Systematic Review of Surgical Literature from Resource-Limited Countries: Developing Strategies for Success.
Pauyo T., Debas HT., Kyamanywa P., Kushner AL., Jani PG., Lavy C., Dakermandji M., Ambrose H., Khwaja K., Razek T., Deckelbaum DL.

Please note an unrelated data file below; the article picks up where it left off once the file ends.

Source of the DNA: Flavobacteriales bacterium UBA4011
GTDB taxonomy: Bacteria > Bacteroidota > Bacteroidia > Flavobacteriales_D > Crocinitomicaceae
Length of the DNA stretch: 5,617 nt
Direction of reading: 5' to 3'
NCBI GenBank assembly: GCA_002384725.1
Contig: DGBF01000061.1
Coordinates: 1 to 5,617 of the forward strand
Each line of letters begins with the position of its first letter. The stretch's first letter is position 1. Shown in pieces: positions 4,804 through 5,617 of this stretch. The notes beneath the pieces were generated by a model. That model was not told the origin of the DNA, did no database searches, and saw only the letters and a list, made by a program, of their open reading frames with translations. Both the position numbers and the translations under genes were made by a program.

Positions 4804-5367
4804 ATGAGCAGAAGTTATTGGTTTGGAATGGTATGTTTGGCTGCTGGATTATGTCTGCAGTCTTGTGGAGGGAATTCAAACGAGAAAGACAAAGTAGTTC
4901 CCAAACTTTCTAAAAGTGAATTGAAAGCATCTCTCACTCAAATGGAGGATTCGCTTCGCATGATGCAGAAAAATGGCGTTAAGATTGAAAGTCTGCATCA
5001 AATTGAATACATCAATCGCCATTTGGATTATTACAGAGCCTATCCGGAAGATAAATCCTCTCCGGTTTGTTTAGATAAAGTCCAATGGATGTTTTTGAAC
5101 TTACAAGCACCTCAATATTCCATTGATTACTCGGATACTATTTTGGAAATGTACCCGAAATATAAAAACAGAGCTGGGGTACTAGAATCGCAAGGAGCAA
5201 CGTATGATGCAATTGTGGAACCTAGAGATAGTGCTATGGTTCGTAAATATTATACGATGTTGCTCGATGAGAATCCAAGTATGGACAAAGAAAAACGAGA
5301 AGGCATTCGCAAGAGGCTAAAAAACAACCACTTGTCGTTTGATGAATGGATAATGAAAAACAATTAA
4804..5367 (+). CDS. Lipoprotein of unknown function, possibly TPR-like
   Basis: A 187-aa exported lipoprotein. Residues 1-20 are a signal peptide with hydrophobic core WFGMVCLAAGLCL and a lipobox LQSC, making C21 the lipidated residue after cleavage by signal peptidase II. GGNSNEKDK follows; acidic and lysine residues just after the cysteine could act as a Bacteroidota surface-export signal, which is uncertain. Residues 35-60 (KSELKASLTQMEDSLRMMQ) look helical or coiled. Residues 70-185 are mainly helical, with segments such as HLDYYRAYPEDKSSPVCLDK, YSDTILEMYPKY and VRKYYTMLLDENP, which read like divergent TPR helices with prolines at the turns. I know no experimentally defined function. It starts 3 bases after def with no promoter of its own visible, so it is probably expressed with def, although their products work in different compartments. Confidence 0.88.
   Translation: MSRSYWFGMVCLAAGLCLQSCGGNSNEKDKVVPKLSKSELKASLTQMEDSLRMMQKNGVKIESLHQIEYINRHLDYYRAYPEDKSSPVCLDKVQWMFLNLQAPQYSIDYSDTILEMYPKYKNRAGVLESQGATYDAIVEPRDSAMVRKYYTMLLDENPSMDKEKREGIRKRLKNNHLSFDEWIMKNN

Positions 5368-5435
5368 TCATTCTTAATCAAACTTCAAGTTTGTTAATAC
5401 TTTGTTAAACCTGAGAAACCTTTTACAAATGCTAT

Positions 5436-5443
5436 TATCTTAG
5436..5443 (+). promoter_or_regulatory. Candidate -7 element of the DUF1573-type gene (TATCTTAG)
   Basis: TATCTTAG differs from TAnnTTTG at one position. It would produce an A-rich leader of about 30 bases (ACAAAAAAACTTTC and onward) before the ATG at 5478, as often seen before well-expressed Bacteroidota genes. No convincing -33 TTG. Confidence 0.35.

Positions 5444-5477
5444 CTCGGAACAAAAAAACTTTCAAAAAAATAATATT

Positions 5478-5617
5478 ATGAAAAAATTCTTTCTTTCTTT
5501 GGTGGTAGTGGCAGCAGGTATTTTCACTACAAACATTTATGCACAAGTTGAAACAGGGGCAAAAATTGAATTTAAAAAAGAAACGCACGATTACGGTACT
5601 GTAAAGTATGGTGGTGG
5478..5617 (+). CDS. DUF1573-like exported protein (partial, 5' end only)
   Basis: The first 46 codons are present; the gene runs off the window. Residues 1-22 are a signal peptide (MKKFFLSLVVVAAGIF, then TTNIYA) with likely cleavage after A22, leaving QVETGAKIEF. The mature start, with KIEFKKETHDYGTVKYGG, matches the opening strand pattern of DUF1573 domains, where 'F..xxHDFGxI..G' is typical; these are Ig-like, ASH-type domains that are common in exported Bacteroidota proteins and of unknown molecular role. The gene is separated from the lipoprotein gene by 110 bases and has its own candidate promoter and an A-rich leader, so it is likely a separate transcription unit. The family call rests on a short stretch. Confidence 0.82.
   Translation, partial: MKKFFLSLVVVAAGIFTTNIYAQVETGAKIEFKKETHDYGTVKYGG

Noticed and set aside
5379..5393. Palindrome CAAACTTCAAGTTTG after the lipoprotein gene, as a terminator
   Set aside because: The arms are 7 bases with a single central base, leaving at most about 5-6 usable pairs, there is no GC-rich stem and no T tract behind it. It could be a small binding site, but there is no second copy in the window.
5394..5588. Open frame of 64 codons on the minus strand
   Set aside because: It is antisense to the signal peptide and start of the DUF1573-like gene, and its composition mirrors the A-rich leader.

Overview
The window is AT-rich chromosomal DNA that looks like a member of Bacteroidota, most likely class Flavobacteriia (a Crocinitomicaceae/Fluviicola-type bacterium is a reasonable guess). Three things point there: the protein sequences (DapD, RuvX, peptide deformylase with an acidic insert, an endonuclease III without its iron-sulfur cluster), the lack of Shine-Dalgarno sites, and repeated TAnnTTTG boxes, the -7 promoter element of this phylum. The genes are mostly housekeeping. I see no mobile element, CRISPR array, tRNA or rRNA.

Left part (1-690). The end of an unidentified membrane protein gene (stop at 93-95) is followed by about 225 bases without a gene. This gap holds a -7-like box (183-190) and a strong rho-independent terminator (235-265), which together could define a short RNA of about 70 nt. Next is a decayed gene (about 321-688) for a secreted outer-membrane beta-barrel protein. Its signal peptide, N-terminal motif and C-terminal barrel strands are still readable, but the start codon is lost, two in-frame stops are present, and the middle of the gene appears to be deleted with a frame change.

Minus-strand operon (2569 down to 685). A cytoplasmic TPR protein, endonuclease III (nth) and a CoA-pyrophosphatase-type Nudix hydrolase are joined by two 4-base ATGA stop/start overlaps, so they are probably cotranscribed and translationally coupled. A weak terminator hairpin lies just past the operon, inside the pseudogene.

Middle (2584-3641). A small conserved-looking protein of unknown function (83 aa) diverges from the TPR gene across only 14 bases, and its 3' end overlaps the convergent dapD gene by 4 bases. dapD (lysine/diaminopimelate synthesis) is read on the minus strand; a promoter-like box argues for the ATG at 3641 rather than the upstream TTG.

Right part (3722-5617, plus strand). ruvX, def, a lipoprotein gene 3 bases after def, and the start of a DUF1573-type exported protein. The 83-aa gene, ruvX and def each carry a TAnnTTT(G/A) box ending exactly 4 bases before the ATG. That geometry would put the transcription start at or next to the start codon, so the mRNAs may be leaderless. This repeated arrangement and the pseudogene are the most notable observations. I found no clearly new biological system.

BACKGROUND: Injuries and surgical diseases are leading causes of global mortality. We sought to identify successful strategies to augment surgical capacity and research endeavors in low-income countries (LIC's) based on existing peer-reviewed literature. METHODS: A systematic review of literature from or pertaining to LIC's from January 2002 to December 2011 was performed. Variables analyzed included type of intervention performed, research methodology, and publication demographics such as surgical specialty, partnerships involved, authorship contribution, place and journal of publication. FINDINGS: A total of 2049 articles met the inclusion criteria between 2002 and 2011. The two most common study methodologies performed were case series (44%) and case reports (18%). A total of 43% of publications were without outcome measures. Only 21% of all publications were authored by a collaboration of authors from low-income countries and developed country nationals. The five most common countries represented were Nepal (429), United States (408), England (170), Bangladesh (158), and Kenya (134). Furthermore, of countries evaluated, Nepal and Bangladesh were the only two with a specific national journal. INTERPRETATION: Based on the results of this research, the following recommendations were made: (1) Describe, develop, and stimulate surgical research through national peer-reviewed journals, (2) Foster centers of excellence to promote robust research competencies, (3) Endorse partnerships across regions and institutions in the promotion of global surgery, and (4) Build on outcome-directed research.